G.R. No. 174975 – 576 SCRA 746 – Remedial Law – Special Proceedings – General Principles; Nature of Special Proceedings – Special Proceedings are non-adversarial; has one definite party (the petitioner), but no definite adverse party
Alejandro Montañer, Sr. died in May 1995. During his lifetime, he had two families:
|1st Family||2nd Family|
|Liling Disangcopan (widow spouse)||Luisa Kho Montañer (widow spouse)|
|Child: Almahleen Liling S. Montañer||Children: Alejandro Montañer, Jr., Lillibeth Montañer-Barrios, and Rhodora Eleanor Montañer-Dalupa|
In 2005, Liling filed a complaint against the estate of Montañer Sr. Her case was docketed as a “Special Civil Action” and the case was entitled as “Almahleen Liling S. Montañer and Liling M. Disangcopan v. the Estates and Properties of Late Alejandro Montañer, Sr., Luisa Kho Montañer, Lillibeth K. Montañer, Alejandro Kho Montañer, Jr., and Rhodora Eleanor K. Montañer.” The case was filed before the Shari’a District Court of Marawi. It was filed there because Liling alleged that Montañer Sr. was a Muslim.
The heirs from the second family moved for the dismissal of the case on the grounds, among others, that (1) the estate of Montañer Sr. could not be made a defendant in a civil action, and (2) Montañer Sr. was not a Muslim.
ISSUE: Whether or not the arguments of the second family are correct.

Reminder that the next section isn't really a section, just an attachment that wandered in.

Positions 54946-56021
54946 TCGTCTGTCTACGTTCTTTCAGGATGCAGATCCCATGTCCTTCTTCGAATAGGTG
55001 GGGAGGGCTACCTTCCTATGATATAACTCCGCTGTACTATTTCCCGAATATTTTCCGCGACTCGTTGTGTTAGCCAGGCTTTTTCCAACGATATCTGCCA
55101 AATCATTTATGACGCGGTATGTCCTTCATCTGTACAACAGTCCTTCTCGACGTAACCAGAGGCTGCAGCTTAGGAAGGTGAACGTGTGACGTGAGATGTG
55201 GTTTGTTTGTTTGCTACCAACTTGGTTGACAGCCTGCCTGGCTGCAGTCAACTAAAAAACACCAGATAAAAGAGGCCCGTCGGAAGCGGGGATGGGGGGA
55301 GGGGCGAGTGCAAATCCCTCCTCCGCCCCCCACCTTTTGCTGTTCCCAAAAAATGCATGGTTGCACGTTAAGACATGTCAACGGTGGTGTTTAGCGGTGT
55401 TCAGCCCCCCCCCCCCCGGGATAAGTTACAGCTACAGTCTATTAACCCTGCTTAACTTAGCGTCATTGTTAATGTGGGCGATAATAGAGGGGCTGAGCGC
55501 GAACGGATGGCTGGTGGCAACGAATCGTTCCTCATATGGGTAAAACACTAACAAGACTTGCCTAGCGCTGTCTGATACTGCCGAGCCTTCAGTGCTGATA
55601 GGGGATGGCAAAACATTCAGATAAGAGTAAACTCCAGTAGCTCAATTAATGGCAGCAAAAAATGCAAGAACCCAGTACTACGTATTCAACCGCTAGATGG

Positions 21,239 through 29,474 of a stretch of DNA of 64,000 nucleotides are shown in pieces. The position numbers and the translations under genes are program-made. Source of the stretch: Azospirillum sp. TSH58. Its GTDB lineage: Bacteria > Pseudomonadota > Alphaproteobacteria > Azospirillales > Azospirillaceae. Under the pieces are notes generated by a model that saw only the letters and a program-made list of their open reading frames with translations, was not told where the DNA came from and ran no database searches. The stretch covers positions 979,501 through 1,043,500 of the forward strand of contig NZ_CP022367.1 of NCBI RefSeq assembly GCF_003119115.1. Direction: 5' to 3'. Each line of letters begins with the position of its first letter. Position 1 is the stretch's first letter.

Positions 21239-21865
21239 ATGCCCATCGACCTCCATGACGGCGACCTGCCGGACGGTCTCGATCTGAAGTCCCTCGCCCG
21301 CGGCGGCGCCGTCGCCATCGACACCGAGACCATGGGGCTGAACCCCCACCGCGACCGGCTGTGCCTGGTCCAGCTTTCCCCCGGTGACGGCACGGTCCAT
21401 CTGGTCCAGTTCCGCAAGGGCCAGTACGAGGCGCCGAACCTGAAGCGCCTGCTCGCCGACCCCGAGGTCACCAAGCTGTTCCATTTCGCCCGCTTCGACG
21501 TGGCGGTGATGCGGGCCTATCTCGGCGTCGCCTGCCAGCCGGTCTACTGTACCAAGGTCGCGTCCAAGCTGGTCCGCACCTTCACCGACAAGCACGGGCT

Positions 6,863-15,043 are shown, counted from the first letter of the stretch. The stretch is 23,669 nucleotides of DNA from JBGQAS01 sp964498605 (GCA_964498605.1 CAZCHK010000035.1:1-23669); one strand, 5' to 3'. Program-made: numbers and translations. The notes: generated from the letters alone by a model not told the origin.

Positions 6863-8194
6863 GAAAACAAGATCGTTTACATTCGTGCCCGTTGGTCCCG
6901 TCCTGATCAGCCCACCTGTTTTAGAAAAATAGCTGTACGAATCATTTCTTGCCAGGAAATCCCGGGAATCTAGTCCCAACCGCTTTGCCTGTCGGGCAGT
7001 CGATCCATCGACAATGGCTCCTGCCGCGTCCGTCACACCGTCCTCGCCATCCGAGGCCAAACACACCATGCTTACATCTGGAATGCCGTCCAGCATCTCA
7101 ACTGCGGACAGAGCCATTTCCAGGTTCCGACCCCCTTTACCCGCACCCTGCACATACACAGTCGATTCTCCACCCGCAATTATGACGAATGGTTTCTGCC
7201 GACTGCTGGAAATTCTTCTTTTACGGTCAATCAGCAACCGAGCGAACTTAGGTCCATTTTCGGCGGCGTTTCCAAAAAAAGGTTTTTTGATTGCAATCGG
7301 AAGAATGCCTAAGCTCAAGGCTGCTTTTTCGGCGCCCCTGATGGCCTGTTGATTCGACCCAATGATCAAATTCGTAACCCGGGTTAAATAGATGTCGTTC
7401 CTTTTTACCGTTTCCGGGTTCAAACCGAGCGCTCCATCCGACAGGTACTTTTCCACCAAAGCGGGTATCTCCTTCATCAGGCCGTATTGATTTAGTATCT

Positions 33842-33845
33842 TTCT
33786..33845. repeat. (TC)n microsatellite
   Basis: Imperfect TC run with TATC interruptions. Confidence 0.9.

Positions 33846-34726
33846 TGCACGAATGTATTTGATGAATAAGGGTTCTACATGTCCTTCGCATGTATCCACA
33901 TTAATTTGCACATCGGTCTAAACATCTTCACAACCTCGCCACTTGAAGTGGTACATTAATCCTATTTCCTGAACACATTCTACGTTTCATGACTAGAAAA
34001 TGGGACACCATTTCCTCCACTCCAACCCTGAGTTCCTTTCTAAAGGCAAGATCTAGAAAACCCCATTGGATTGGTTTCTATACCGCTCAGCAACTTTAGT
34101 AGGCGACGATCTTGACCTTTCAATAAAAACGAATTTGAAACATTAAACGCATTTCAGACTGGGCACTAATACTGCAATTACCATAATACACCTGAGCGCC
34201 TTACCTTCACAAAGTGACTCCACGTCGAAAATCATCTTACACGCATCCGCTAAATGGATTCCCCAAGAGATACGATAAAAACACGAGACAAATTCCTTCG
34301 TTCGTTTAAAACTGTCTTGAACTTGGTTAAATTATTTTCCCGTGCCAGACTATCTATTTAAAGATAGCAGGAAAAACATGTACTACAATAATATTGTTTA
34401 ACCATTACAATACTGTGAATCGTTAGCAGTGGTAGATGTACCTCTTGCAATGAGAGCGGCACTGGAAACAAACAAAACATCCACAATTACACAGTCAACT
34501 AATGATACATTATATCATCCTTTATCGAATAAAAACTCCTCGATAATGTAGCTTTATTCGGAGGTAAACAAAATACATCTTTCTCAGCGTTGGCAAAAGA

HELD: No. The erroneous title and caption does not remove the fact that the petition filed by the 1st family is a special proceedings case. It is the allegations in the initiatory pleading that determines jurisdiction, not the title, not the caption, nor the designation of the pleading (in this case the initiatory pleading was designated as a complaint, not a petition).
To reiterate, the proceedings before the Shari’a Court are for the issuance of letters of administration, settlement, and distribution of the estate of the deceased, which is a special proceeding.
Section 3(c) of the Rules of Court defines a special proceeding as “a remedy by which a party seeks to establish a status, a right, or a particular fact.”
The issue on whether or not Montañer Sr. is part of the special proceedings. The allegation in the Answer/Motion to Dismiss of the 2nd family that Montañer Sr. was a catholic (this not covered by the Muslim Code and thus outside the jurisdiction of the Shari’a Court) cannot be the basis of determining jurisdiction. Again, it is the allegation in the initiatory pleading that determines jurisdiction. Here, the determination of whether or not Montañer Sr. was a Muslim is a question of fact which may be established in a special proceedings case which is exactly what the 1st family seeks in the case they filed.